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Brits could be locked out of Europe by new EU quarantine laws as Ireland and Finland become first to enforce

BRITS face being locked out of EU countries due to new quarantine measures being enforced, with Ireland and Finland the first to follow the new restrictions.

Last week, it was revealed that the European Commission was looking into new measures to be followed by all EU countries regarding entry restrictions based on the Covid-19 outbreak in each country.

While the UK is being treated as an EU state until the end of the year due to the Brexit transition period, the country is not included in the discussions.

The new rules would place a country on the ‘red list’ and enforce quarantine if they have new cases higher than 50 per 100,000 people over 14 days and positive tests are three per cent or more, or if new infections are more than 150 over 14 days.

The UK saw the Covid rate over 14 days hit 51.1, while positive tests are at six per cent – placing it on the red list.

Ireland and Finland are to be the first countries to enforce similar restrictions to this, essentially locking Brits out of travelling to the countries.

The Irish government is expected to announce the new rules, The Telegraph has revealed, which would follow the EU restrictions.

Similarly, Finland will enforce a similar measure, where anyone arriving from a country with more than 25 new infections per 100,000 people will have to quarantine and take coronavirus tests, from this weekend.

Both countries already enforce 14-day quarantines on British arrivals, although the new measures will keep the UK off the list much longer.

If other countries follow suit, such as France, Spain and Germany, who are all thought to be considering the new rules, Brits could find themselves off the travel list for countries in the EU unless the coronavirus infection rate improves.

Quash Quarantine spokesperson Paul Charles explained: “It is good news that consensus is being agreed but bad news for travellers leaving the UK because our numbers are getting worse and people are going to have to quarantine in other countries.”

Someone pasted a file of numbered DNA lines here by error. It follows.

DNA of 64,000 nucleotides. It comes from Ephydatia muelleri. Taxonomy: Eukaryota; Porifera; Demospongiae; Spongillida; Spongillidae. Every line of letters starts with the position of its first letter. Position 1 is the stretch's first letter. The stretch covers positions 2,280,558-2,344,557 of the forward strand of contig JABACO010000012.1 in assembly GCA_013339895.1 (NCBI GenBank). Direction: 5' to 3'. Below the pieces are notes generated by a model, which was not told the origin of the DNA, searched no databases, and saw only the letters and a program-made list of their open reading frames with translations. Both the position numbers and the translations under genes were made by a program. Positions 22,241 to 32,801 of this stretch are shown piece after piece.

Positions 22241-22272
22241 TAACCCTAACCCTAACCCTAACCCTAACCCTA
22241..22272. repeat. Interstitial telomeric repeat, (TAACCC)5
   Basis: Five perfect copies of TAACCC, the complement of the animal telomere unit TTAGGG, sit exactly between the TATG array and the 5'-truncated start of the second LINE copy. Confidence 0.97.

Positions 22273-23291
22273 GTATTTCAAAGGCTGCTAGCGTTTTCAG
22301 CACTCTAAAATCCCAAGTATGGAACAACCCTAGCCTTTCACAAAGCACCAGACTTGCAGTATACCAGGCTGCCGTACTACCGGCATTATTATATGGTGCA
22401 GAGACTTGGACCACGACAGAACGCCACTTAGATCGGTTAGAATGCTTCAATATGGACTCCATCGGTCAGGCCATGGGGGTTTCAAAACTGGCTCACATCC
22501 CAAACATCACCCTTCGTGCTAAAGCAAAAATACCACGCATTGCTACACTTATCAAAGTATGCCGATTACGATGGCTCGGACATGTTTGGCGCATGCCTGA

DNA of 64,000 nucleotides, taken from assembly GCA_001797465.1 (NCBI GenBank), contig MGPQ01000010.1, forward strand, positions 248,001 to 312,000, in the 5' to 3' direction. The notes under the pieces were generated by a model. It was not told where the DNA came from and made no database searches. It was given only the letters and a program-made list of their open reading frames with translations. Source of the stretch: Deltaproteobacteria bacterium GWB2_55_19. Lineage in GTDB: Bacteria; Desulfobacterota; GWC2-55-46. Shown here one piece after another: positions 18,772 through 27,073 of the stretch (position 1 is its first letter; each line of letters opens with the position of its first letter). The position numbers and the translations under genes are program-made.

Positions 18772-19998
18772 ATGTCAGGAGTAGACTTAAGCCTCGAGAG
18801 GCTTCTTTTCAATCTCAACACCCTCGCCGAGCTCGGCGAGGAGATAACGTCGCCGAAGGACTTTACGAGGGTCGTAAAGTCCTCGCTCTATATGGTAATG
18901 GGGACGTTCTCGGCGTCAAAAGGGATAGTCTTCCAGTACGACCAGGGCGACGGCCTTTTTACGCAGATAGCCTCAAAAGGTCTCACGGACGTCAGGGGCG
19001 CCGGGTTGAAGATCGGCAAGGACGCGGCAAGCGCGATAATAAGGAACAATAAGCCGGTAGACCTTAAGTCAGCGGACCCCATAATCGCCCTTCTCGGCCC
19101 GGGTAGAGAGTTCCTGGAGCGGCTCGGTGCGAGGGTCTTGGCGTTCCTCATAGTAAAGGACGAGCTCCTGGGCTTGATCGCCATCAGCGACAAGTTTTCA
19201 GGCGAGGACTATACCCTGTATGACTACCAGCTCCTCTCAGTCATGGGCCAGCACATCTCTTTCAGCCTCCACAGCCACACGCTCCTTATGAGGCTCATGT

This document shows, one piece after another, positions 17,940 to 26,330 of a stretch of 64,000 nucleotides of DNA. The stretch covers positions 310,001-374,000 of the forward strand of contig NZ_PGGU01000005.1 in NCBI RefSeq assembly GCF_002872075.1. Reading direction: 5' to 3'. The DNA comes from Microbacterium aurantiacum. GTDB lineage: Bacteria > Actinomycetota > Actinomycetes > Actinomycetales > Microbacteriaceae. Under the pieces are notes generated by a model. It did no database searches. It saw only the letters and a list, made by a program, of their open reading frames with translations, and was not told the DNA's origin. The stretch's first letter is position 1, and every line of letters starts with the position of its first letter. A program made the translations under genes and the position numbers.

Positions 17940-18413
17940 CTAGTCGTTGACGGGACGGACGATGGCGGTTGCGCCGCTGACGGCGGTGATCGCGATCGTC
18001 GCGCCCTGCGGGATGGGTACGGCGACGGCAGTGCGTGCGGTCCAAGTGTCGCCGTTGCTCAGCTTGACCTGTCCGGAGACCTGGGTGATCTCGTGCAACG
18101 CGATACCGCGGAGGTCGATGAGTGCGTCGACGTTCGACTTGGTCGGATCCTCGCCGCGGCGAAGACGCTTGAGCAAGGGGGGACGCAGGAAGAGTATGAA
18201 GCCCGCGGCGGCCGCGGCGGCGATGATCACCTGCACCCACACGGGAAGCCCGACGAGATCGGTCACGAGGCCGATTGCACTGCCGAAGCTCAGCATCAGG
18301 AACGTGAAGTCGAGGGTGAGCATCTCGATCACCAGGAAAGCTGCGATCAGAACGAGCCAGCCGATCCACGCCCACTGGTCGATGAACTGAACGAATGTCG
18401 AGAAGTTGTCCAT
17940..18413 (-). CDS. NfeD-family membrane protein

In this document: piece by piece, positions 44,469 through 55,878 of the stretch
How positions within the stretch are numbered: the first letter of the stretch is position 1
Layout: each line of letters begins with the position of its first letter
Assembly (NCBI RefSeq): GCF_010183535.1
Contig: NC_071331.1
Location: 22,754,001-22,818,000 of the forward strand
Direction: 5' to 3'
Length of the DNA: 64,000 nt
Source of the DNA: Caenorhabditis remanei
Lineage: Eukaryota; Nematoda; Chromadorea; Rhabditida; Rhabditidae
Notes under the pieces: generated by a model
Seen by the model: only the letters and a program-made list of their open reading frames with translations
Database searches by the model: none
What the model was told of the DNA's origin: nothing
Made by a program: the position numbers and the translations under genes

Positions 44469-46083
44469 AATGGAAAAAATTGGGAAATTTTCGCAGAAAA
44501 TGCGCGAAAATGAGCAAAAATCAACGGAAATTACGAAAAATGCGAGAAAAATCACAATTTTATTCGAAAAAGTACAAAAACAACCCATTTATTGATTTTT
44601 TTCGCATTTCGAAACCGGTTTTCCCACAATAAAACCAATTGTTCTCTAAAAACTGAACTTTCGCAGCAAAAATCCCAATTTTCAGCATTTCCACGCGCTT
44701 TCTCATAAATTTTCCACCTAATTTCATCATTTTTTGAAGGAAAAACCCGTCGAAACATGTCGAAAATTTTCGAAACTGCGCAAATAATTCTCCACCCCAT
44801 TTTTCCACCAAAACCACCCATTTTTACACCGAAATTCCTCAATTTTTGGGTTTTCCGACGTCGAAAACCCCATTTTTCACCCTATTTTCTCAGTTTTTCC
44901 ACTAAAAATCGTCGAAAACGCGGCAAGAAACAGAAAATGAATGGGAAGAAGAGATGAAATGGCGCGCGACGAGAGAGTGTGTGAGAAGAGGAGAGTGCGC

Using data from the European Centre for Disease Prevention and Control (ECDC), the UK’s daily rate is much higher than other countries currently on the quarantine list, including the Greek islands and Bulgaria.

The new EU measures would use the following information as part of a traffic light system ranging from red to green.

To be classed as orange, countries would have to have less than 50 new cases per 100,000 people but three per cent of tests being positive – or if cases are between 25-150 per 100,000 but positive tests are under three per cent.

While countries can enforce their own travel rules, the European Commission urged a “common criteria” between EU countries, although one diplomat called the plans “laudable,” adding that countries would still use their own criteria for restrictions.

The UK, using ECDC data, currently enforces quarantine restrictions on countries which have more than 20 new cases per 100,000 people, over a seven day period.

This has seen countries including France, Spain, Malta and Croatia removed from the safe travel list.

The government announced earlier this week that a new approach will now enforce regional restrictions to allow holidays to continue to areas with low cases.

Greece is the first country to see this implemented, with seven Greek islands on the quarantine list while other islands and the mainland remain unaffected.

It is hoped similar measures could be introduced for Spain, which remains on the travel ban list but hopes to allow holidays to the Balearic and Canary Islands.

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